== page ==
You are currently viewing FDA Approves Opill: First OTC Contraceptive Pill in the US

FDA Approves Opill: First OTC Contraceptive Pill in the US

July 18, 2023 | By Kali Girl

According to NBC, the Food and Drug Administration (FDA), granted approval for Opill, an oral contraceptive, to be sold over the counter, marking a significant milestone. Opill is the first hormonal contraceptive pill to be available without a prescription in the United States.

This decision is a triumph for medical associations such as the American Medical Association and the American College of Obstetricians and Gynecologists, who have long advocated for an OTC birth control pill.

Furthermore, this development arises amidst ongoing legal disputes concerning women’s reproductive rights.

“This is a monumental decision,” said Dr. Melissa Simon, a professor of clinical gynecology at Northwestern University. “OTC birth control is available in over 100 countries, so we’ve been behind in availing safe, effective methods such as this oral contraceptive pill to individuals who are trying to avoid pregnancy.”

Opill, commonly referred to as the “mini-pill,” received widespread recognition for its singular hormone composition, progestin, and daily dosage regimen. Initially sanctioned by the FDA as a prescription medication back in 1973, this contraceptive option is now set to break new ground with its over-the-counter (OTC) availability.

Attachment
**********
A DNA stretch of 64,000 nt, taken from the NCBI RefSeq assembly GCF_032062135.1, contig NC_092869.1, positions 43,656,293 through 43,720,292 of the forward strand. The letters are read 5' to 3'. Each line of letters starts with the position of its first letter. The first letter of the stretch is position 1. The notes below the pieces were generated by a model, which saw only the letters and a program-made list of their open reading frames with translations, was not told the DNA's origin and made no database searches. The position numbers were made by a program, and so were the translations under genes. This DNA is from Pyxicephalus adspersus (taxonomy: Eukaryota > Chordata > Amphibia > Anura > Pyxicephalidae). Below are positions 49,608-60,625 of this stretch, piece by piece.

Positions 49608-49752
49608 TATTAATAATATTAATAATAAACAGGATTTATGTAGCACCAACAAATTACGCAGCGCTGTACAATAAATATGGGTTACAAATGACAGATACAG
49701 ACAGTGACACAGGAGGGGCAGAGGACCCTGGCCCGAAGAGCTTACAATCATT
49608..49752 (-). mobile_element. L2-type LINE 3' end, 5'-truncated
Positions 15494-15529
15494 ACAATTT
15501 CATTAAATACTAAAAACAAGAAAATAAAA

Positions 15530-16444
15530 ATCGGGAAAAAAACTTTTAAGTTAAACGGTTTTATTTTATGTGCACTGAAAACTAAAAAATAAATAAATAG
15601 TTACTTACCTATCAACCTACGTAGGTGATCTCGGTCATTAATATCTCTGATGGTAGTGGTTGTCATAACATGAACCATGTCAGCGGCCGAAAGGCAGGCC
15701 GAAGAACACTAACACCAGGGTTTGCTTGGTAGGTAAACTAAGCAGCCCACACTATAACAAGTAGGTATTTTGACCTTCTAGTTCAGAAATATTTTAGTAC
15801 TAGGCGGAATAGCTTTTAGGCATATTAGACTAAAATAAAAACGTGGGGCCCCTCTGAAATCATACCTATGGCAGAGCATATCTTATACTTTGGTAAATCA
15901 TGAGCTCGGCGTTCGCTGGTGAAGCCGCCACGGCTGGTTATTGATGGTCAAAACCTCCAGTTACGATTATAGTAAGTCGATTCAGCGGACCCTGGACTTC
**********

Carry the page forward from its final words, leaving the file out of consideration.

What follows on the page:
Extending its usage to individuals of reproductive age, including teenagers, nearly half of the 6.1 million pregnancies occurring annually in the United States are classified as unintended.

“When used as directed, daily oral contraception is safe and is expected to be more effective than currently available nonprescription contraceptive methods in preventing unintended pregnancy,” Dr. Patrizia Cavazzoni, director of the FDA’s Center for Drug Evaluation and Research, said in a release.

Opill, demonstrated a remarkable effectiveness of 93% in preventing pregnancy during typical use, placing it on par with prescription oral contraceptives. For maximum results, the contraceptive must be taken at the exact same time each day.

Failure to adhere to this timeframe by more than three hours prompts experts to recommend utilizing a backup method, such as a condom, for the subsequent two days. If users fall outside of the three-hour window, experts strongly recommend employing a backup method, such as a condom, for the subsequent two days to ensure optimum protection.

According to the FDA, Opill will soon grace the shelves of drug stores, convenience stores, grocery stores, and even online platforms. However, those looking to purchase the product from physical stores must exercise a bit of patience. Perrigo’s HRA Pharma have indicated that Opill won’t hit the shelves until “early 2024.”

Leave a Reply